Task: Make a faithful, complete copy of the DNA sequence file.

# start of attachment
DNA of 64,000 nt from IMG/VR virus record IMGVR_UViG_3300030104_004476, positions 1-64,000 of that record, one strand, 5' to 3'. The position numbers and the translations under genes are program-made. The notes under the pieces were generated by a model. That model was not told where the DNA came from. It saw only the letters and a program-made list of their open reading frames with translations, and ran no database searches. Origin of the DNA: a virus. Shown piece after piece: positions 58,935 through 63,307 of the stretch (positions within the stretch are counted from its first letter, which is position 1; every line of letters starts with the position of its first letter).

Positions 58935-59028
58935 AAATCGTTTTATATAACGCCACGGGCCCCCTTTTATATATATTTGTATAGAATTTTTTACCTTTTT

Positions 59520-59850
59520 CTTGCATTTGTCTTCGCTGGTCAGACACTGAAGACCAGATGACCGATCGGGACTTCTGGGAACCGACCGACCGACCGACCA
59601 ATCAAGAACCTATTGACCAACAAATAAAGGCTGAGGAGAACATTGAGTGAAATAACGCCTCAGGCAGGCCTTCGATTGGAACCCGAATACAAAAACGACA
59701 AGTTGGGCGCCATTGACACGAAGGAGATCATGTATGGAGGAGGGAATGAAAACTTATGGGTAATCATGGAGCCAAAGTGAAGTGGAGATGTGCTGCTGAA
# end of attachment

DNA of 64,000 nt from IMG/VR virus record IMGVR_UViG_3300030104_004476, positions 1-64,000 of that record, one strand, 5' to 3'. The position numbers and the translations under genes are program-made. The notes under the pieces were generated by a model. That model was not told where the DNA came from. It saw only the letters and a program-made list of their open reading frames with translations, and ran no database searches. Origin of the DNA: a virus. Shown piece after piece: positions 58,935 through 63,307 of the stretch (positions within the stretch are counted from its first letter, which is position 1; every line of letters starts with the position of its first letter).

Positions 58935-59028
58935 AAATCGTTTTATATAACGCCACGGGCCCCCTTTTATATATATTTGTATAGAATTTTTTACCTTTTT

Positions 59520-59850
59520 CTTGCATTTGTCTTCGCTGGTCAGACACTGAAGACCAGATGACCGATCGGGACTTCTGGGAACCGACCGACCGACCGACCA
59601 ATCAAGAACCTATTGACCAACAAATAAAGGCTGAGGAGAACATTGAGTGAAATAACGCCTCAGGCAGGCCTTCGATTGGAACCCGAATACAAAAACGACA
59701 AGTTGGGCGCCATTGACACGAAGGAGATCATGTATGGAGGAGGGAATGAAAACTTATGGGTAATCATGGAGCCAAAGTGAAGTGGAGATGTGCTGCTGAA